Indonesia will begin its nationwide COVID-19 vaccination programme on January 13, with President Joko Widodo set to be given the first jab, made by China’s Sinovac Biotech.
The mass inoculation programme will begin in the capital, Jakarta, Indonesia’s Health Minister Budi Gunadi Sadikin announced on Tuesday, while vaccinations in other regions will follow on January 14 and 15.
The announcement came as Indonesia – the world’s most populous country – battles the worst coronavirus outbreak in Southeast Asia.
Health authorities in the country reported 7,445 new infections and 198 deaths in the past 24 hours, according to Kompas news, taking the total the number of cases and deaths to 779,548 and 23,109, respectively.
The Indonesian government has previously said 1.3 million front-line workers will be among the first to receive the Sinovac vaccines, named CoronaVac.
The country has signed a deal for 125.5 million doses of the CoronaVac shot and has already received a first batch of 3 million doses.
Budi said after health workers are inoculated, regional governors should come forward to be given the vaccine in order to “generate confidence in the community”.
The World Health Organization, in a survey published in August last year, reported that the COVID-19 pandemic has further exacerbated vaccine hesitancy in Indonesia, with 27 percent of respondents saying they were wary of taking a coronavirus vaccine.
Their reasons ranged from fears over safety and efficacy of vaccines to religious beliefs, including concern over the possible use of pork products in the jabs. The consumption of pork is forbidden or “haram” to Muslims, who make up 87 percent of Indonesia’s 273 million people.
The Indonesian food and drug authority, BPOM, meanwhile, is yet to approve the emergency use of COVID-19 vaccines. BPOM did not respond to a request for comment, though the agency has previously said it hoped emergency use authorisation would be granted once interim data from Sinova’s clinical trials in Indonesia, Brazil and Turkey was studied.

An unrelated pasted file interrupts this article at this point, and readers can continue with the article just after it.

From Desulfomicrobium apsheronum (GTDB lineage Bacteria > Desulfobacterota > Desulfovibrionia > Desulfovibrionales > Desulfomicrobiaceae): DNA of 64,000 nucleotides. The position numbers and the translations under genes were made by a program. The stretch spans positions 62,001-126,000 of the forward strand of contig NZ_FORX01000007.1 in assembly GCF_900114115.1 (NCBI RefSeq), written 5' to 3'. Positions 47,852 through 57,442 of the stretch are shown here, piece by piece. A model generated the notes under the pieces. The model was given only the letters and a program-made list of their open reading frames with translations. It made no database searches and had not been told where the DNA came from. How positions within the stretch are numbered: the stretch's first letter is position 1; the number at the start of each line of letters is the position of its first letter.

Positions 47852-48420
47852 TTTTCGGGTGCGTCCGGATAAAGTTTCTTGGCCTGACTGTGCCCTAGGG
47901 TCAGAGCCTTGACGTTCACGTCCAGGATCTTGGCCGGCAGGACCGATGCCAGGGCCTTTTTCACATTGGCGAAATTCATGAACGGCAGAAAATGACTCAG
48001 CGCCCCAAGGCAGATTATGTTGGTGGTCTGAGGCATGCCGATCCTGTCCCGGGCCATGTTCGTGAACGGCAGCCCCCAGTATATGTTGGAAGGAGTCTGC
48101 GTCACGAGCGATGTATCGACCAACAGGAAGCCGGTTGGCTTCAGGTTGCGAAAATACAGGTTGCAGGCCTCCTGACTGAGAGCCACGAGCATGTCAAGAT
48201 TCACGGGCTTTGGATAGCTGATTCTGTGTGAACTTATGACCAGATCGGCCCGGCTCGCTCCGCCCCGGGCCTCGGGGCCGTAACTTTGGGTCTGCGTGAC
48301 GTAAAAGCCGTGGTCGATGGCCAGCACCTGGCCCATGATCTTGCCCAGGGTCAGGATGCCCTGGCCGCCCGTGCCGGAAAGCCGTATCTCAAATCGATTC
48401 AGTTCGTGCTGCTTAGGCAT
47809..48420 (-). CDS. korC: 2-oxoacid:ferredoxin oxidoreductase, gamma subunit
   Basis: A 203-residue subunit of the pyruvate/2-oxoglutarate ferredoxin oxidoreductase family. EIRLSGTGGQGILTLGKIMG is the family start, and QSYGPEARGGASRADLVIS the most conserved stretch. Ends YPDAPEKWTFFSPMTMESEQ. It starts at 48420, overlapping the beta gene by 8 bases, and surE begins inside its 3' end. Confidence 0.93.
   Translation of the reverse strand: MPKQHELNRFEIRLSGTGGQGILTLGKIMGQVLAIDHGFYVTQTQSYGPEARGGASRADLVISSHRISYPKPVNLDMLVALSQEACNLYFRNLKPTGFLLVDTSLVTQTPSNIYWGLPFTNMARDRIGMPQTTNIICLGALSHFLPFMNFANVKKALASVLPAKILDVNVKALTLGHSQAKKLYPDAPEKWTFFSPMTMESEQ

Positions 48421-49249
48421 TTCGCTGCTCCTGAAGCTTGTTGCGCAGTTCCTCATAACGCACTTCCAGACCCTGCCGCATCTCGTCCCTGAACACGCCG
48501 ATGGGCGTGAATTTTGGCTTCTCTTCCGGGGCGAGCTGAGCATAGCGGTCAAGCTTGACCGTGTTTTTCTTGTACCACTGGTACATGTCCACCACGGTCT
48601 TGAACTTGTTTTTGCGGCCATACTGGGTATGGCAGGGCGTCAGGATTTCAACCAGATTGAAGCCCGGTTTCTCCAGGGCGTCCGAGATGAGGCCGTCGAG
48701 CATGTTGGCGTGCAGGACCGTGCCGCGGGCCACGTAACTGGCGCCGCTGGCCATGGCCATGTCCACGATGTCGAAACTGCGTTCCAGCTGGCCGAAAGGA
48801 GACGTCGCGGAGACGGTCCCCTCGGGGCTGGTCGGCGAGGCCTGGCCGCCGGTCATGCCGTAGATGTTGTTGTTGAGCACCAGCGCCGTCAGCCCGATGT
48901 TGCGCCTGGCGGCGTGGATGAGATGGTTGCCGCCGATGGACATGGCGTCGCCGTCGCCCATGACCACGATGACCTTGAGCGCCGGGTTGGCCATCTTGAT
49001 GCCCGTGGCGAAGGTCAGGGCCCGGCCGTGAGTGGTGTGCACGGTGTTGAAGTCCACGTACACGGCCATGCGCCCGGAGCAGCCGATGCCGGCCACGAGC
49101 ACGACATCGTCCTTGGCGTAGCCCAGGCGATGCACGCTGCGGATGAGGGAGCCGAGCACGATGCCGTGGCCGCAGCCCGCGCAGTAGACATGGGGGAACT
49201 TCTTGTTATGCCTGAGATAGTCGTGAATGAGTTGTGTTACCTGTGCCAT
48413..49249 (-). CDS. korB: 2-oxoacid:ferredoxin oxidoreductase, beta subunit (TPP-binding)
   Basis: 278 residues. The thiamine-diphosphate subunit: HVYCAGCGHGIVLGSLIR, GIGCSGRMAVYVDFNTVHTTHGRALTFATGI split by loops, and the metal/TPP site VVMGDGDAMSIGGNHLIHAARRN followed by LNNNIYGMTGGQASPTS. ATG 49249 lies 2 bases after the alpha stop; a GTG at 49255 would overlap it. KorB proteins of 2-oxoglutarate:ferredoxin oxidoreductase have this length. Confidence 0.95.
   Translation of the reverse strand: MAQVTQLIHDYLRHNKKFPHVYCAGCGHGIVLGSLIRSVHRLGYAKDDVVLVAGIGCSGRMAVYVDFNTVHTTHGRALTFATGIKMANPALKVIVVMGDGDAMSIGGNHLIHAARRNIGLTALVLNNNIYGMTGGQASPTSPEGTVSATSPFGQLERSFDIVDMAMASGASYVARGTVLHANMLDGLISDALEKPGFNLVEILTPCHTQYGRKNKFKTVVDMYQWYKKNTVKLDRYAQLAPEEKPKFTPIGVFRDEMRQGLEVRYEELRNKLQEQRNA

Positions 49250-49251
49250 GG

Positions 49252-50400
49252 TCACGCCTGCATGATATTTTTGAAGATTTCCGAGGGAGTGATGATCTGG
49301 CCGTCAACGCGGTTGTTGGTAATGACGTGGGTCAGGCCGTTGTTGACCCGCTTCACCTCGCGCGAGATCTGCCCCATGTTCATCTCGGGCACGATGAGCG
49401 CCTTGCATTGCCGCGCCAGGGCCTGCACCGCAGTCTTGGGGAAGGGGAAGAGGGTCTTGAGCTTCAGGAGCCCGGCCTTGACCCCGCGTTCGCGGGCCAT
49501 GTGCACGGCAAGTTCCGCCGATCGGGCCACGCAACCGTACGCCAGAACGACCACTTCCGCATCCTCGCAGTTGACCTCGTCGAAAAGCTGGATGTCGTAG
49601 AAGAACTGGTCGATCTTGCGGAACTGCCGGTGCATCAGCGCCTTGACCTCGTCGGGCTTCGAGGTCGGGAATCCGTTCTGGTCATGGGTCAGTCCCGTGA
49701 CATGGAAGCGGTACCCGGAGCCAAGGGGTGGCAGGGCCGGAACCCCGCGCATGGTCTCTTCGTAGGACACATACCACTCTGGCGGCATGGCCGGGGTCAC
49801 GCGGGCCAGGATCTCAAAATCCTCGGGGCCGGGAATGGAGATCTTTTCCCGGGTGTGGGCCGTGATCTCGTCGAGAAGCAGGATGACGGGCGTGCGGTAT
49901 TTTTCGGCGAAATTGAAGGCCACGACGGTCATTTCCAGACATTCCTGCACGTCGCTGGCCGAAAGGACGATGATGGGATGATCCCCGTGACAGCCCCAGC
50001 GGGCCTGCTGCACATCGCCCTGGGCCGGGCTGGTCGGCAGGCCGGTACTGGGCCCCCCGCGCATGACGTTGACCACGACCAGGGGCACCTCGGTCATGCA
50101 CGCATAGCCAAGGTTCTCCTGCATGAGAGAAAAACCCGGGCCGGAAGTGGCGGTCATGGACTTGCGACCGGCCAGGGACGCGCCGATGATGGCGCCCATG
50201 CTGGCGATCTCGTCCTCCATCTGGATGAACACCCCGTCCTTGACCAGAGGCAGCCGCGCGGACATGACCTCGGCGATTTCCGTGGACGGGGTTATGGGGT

Sinovac, along with Indonesia’s state-owned drugmaker Bio Farma, is overseeing late-stage clinical trials in the province of West Java.
Early results from CoronaVac late-stage trials showed it was 91.25 percent effective, while researchers in Brazil have said it was more than 50 percent effective, though full results were yet to be released at the company’s request.
Bio Farma has dispatched more than 760,000 doses of Sinovac’s vaccines to 34 Indonesian provinces as of Tuesday.
Indonesia has secured more than 329 million doses of COVID-19 vaccines, most notably from Pfizer and its partner BioNTech, and AstraZeneca, which has developed a vaccine with Oxford University.
Budi, the health minister, has previously said that Indonesia must inoculate 181.5 million people, or roughly 67 percent of the population, to reach herd immunity.
The vaccine will be administered for free across the archipelago, with the rollout expected to take 15 months. After front-line health workers and public servants, the programme will prioritise working-age adults over the elderly – an approach that is different to that adopted by most countries that have begun vaccinations, such as the United States and the United Kingdom.
Some experts say Indonesia’s strategy could slow the spread of the disease, although it may not affect mortality rates.
“Younger working adults are generally more active, more social and travel more, so this strategy should decrease community transmission faster than vaccinating older individuals,” Professor Dale Fisher from the National University of Singapore told Reuters news agency.
“Of course older people are more at risk of severe disease and death so vaccinating those has an alternative rationale. I see merit in both strategies.”